Moral of this story? I shouldn’t be a sore loser. It wound up giving me a sore back.
There’s a media site that recaps everything, including some video footage of my snatches, and me hanging out over the rings struggling to bring my knees to my chest. Yes, yes. Well at least everyone can stop asking about my snatch now that the competition is over, and the offseason can begin. In a way it’s good because as I said, competition is only part of why we do this, and time spent prepping for the CrossFit Games is time not spent on getting ready for next year. I’m so de-conditioned at this point, relatively speaking, it’s not even funny. So let the training begin. After my back heals properly this time (at the moment it feels like it has red hot needles sticking into it…..), and I get over the cold or flu I woke up with Sunday morning thank you very much.
But some things this weekend that will stick with me, in no particular order:
- Rika’s 21 muscle ups in event #6 qualifying her through to the CrossFit Games as an individual. Prior to Sunday she had only done two or three. Half of any sport is a mind game. This competition showed that this woman’s mental fortitude is right up there. Like me, she had to walk out there in front of everyone and try something she was reasonably confident she could do, but wasn’t quite sure. And she did it. Except that 21 muscle ups is arguably harder than 10 dumbbell snatches, because adrenaline and brute force won’t get you through that. Anyway hats off to her; far and away the standout performance of the weekend.
- The handstand pushups in event #1 decimated the women’s field, and what the HSPUs didn’t get, the hang cleans and dumbbell snatches did. After event #3, Rika was the only woman who didn’t DNF a workout.
- Our team’s JP Seini pulling a 75kg snatch in competition under time pressure, when he was struggling to snatch 70 in practice in the weeks leading up to the competition.
- The moment I realised it was over.
- Lynda from our team killing the handstand pushups in event #1, and pulling me through the partner deadlifts when my back was going. Watching her and Natalia in the squat/pullup/shoulder-to-overhead workout was bittersweet, because they did amazingly well but it was hard to watch our competition pulling ahead, and with it the chances of a win.
- Chris drinking water from his water bottle while doing pistols. Epic.
- Garth getting the fifth best Diane time despite doing handstand pushups on one fist due to a hand injury, and then getting past the 10 hang cleans (@102kgs, 225 pounds!).
- Norman plowing through everything with a ready smile on his face, and doing picture-perfect butterfly pullups with a ripped open hand. He let me nurse his hand again this time; last time this happened was his first experience with New Skin and I really thought he was going to punch me, or never speak to me again. What can I say, this time was just as … emotional? Funny.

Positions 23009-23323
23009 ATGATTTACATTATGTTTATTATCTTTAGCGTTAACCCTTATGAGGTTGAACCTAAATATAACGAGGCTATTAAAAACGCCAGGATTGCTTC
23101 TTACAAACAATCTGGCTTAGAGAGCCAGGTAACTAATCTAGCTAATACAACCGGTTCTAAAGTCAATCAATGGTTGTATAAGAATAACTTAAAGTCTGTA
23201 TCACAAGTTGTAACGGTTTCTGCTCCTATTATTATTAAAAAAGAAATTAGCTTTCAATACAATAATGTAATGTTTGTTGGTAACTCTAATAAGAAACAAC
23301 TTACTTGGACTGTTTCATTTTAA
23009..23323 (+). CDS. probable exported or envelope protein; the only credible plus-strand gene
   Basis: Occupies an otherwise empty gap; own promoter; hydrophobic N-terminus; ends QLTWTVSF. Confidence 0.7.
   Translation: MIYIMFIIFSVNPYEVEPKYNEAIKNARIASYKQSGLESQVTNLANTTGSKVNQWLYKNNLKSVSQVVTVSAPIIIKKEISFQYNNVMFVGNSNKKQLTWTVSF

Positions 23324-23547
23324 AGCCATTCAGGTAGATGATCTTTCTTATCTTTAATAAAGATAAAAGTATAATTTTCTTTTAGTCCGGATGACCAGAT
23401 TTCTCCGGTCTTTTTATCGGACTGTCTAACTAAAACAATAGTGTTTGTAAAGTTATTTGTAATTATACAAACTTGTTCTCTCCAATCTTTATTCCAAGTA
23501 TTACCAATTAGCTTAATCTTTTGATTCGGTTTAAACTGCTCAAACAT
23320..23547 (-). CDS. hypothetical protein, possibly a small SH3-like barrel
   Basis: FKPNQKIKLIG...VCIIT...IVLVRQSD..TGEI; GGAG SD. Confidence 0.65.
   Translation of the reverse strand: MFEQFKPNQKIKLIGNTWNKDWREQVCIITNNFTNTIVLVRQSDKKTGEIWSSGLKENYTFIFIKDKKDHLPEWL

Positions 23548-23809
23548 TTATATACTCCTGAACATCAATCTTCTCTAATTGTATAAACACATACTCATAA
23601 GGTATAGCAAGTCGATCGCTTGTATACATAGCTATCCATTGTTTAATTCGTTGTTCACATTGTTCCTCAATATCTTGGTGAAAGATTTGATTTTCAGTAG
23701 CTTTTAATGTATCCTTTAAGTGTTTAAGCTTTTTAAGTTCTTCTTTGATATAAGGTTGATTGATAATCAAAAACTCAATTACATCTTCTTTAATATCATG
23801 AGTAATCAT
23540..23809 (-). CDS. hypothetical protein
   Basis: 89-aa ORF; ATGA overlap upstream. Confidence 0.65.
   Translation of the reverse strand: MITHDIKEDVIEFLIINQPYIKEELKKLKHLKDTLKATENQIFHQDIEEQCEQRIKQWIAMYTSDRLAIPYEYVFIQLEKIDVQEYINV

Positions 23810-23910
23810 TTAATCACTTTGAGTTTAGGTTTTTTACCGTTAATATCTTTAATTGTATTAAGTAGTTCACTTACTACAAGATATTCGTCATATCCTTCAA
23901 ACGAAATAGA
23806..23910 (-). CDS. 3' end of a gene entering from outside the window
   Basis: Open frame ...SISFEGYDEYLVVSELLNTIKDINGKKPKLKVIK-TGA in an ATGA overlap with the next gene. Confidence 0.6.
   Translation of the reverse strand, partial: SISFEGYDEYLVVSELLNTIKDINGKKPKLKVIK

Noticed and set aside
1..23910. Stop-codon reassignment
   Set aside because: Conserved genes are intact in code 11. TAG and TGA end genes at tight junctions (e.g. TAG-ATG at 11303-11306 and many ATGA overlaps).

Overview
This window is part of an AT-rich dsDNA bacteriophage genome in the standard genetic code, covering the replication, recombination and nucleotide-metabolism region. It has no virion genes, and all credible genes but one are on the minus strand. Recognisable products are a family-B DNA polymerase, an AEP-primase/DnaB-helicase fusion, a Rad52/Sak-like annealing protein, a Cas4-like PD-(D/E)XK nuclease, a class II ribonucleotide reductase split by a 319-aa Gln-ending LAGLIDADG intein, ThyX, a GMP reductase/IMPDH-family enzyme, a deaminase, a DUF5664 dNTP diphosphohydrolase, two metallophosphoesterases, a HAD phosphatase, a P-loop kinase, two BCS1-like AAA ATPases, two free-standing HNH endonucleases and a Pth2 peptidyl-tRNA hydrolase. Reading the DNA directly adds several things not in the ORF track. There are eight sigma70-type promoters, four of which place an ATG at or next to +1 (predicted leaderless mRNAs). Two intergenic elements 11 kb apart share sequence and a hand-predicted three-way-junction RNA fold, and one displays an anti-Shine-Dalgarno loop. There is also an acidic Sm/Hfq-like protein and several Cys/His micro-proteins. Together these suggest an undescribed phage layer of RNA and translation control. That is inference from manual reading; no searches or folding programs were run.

- Watching Chris race David Levey (the eventual winner) on the dumbbell snatch workout, and win convincingly. Super cool!
- Hannes du Toit. In my book, the most improved competitor from last year. Seriously, he even looks taller. Holy crap.
Overall, a fun event. The catering was good, the free massage was great (and kind of necessary in my case!). The warmup area inside was cold … VERY cold, which made it hard to warm up. It was also lacking equipment … we had to go outside and beg for extra weights & clamps so that we could warm up with the starting weight on the snatch ladder, and there was no place to warm up for pullups or muscle ups ahead of those workouts. I don’t blame our organisers but honestly for a Regional event, they should have had proper warmup facilities for the athletes.
It’s strange. In a way, I kind of anticipated this outcome actually. I honestly don’t feel any worse about this than I do about the Patriots losing the Super Bowl. You hope for the win, but you lose, and you move on. I was happily fraternising with the enemy at the after party. I don’t know them that well, yet, but I really like some of the Platinum team members (and some of the girls on the other teams, too, for that matter). I might have fraternised more had I not been feeling so flu-ish, but probably not because I was still quite disappointed and like them or not it’s still hard to watch the victors celebrate their victory. Builds character maybe?
Well, you can’t win ‘em all. Joburg wins this round.
On the plus side, I did what I set out to do and broke through a couple mental barriers in the meantime. And I didn’t let my fans down (apparently I have fans … who knew?).
And hey, I still get to live in Cape Town. The city was breathtaking on Thursday night before the comp, and as you can see from the photos I think we win hands-down at the most scenic venue (thank heavens it didn’t rain though!). The Mother City is stunning in winter; it’s more green, the light does amazing things … things the camera can’t capture. I am in love.
I took Monday off to get my mind back in the game and to take Lauren (the token non-South African competitor in the Africa Regional – she’s U.S. military stationed in Tunisia) and her friend out wine tasting with Rika. Super fun day, despite the illness. There is more to life than CrossFit, of course, so from today I’m back at trying to make the world a better place.
- “It’s like something out of Rambo!” – Andrew
- “Now make this lift …. Or I’m going to make you overhead squat!” – Chris (I didn’t …. And he did….)
- “I don’t want to hear about how your back is sore.” – Andrew
- “I haven’t lied to you yet.” – Laa-Laa
- “That’s …. Kinda gross, Ellie.” – Amy (I was eating coconut oil with a spoon)
- “You know what you’re doing.” – Kelly
- “Boston’s hardcore!” – Matt
- “I knew you could do it.” – Chris (could never lifted anything!)
- “Um… good genes I guess?” – Ellie (ask a stupid question…)
- “Well, you can’t win everything! F*ck you!” – Clare
- “Seriously? Can I punch you in the face? ” – Ellie
- “Hats off to you, Ellie. F*cking hats off to you.” – Paul